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'On-Treatment' Breast Cancer Signature Could Help Predict Treatment Response

NEW YORK (GenomeWeb News) – Testing the expression of a specific set of genes early in breast cancer therapy can predict which seemingly low-risk tumors are destined to become high risk — and help guide treatment accordingly, new research suggests.
 
During a phase II clinical trial, a team of researchers was able to classify estrogen-receptor positive tumors into low-, medium-, and high-risk groups depending on the genetic signature in the tumors a month after patients started treatment. Washington University School of Medicine oncologist Matthew Ellis is expected to present the findings at the American Society of Clinical Oncology annual meeting in Chicago on June 2.
 
In general, physicians classify breast cancer tumors as either estrogen-receptor positive or estrogen-receptor negative, depending on whether they grow in response to the hormone estrogen. Typically, estrogen-receptor positive tumors, which are more common in older women, can be treated with drugs that inhibit estrogen production.
 
Even so, not all tumors that start out estrogen-receptor positive remain so. Some estrogen-receptor positive tumors respond to anti-estrogen therapy at first, but eventually become estrogen-receptor negative — and resistant to these drugs. This transition is associated with patient relapse and poor overall outcomes.   
 
“We identified a group of about ten to 15 percent of estrogen-receptor positive tumors that behave in a completely hormone refractory way,” Ellis told GenomeWeb Daily News. “That’s why we call it the wolf in sheep’s clothing.”
 
During a phase II clinical trial involving 56 postmenopausal women with stage 2 or 3 estrogen receptor positive tumors, Ellis and his team identified these high-risk tumors using a slightly unconventional approach: rather than just looking for the specific gene signature in tumors before treatment, they also tested gene expression after treatment with Femara (letrozole), a Novartis drug that blocks estrogen production.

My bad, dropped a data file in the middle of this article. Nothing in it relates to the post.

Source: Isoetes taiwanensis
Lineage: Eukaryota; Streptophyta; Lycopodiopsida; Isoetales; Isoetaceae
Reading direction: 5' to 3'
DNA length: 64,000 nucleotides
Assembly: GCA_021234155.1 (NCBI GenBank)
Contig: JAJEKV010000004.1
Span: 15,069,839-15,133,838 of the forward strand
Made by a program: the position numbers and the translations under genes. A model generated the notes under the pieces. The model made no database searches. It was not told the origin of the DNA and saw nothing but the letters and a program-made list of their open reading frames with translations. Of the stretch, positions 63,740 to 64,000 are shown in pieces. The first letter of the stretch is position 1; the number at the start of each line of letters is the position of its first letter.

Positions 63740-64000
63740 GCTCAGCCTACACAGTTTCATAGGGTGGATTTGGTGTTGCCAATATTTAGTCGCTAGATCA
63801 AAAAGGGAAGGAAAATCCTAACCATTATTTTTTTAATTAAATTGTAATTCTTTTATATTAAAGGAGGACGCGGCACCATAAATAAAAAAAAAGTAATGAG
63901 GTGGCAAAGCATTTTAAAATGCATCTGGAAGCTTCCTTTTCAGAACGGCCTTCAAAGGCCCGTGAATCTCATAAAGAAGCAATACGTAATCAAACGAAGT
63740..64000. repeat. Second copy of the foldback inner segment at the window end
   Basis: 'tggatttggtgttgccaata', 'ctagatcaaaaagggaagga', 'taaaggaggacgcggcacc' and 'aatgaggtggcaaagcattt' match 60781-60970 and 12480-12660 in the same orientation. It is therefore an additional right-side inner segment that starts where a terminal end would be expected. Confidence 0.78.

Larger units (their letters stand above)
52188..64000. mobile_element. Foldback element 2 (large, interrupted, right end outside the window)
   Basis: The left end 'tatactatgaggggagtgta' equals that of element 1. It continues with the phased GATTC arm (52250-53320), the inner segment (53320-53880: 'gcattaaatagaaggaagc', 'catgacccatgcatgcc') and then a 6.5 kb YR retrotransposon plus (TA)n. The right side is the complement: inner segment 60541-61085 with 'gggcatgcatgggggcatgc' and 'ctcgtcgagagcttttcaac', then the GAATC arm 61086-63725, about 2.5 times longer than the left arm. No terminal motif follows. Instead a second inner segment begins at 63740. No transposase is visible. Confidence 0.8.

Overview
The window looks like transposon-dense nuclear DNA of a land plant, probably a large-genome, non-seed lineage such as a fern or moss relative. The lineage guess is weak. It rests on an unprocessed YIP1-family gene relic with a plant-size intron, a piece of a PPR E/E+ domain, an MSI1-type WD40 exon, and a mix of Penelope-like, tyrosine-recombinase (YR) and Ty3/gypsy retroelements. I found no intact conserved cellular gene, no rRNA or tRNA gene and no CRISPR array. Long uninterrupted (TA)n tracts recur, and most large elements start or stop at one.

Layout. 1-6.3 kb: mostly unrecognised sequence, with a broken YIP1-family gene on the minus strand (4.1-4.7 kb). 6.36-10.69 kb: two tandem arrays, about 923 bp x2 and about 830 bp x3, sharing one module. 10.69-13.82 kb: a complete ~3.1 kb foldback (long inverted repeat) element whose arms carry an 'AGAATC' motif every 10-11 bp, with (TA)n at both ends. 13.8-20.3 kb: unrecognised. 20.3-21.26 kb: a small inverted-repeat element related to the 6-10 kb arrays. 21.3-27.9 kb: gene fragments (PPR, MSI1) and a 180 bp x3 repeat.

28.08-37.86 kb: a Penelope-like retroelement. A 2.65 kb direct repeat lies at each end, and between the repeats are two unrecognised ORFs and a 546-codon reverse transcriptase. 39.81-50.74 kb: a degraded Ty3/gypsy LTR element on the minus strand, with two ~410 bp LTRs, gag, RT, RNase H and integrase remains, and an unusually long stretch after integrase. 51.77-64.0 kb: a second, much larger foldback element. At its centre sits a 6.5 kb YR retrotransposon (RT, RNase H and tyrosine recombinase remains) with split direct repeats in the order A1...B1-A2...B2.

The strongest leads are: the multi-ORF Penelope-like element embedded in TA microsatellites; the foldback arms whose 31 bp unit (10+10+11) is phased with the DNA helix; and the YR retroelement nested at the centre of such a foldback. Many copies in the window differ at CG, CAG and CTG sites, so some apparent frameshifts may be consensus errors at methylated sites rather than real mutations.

The idea was that tumors destined to become aggressive and drug resistant would have telltale genetic signs after treatment that would differ from those of sensitive tumors. “This is not an intellectual leap of much faith, because it’s exactly what you’d expect,” Ellis said.
 
Researchers at Washington University in St. Louis, Duke University, the University of North Carolina at Chapel Hill, the Cleveland Clinic, the University of Chicago, and the Dana-Farber Cancer Institute in Boston participated in the study.
 
They measured the expression of 50 genes at baseline and again after one month and four months of letrozole therapy. Based on post-letrozole gene expression after a month for the “on-treatment” genetic signature, the team ranked each individual’s tumor as low-, medium-, or high-risk. Then they assessed how these classifications predicted treatment response and relapse.
 
After a follow up of between one and five years, about 81 percent of patients in the low-risk group had a complete or partial response to letrozole treatment. That dropped to 70 percent in the medium-risk group, while only a quarter of the high-risk patients responded to therapy. Some 15 percent of those tested started with estrogen-receptor positive tumors that became estrogen-receptor negative.
 
This new knowledge may eventually change the way that physicians design estrogen-receptor positive breast cancer therapies, Ellis said. For instance, it may be possible to target aggressive, post-surgery chemotherapy to those with higher-risk tumors.
 
Researchers are currently entering into discussions about larger, prospective trials of the on-treatment genetic signature, he added, but that trial has not been scheduled yet.
 
The University of Utah’s Associated Regional and University Pathologists Inc. national reference laboratory also plans to offer a homebrew qPCR clinical test based on this study later this year. There is no indication at this time how much the test will cost, Ellis said.
 
Meanwhile, University Genomics, a company owned by Washington University and the Universities of Utah and North Carolina, holds a provisional patent for the gene-expression profile test.
 
Although the on-treatment genetic signature was only tested for letrozole, Ellis said, he’s confident that it can help predict treatment response and relapse for estrogen-receptor positive patients taking other anti-estrogen drugs as well.

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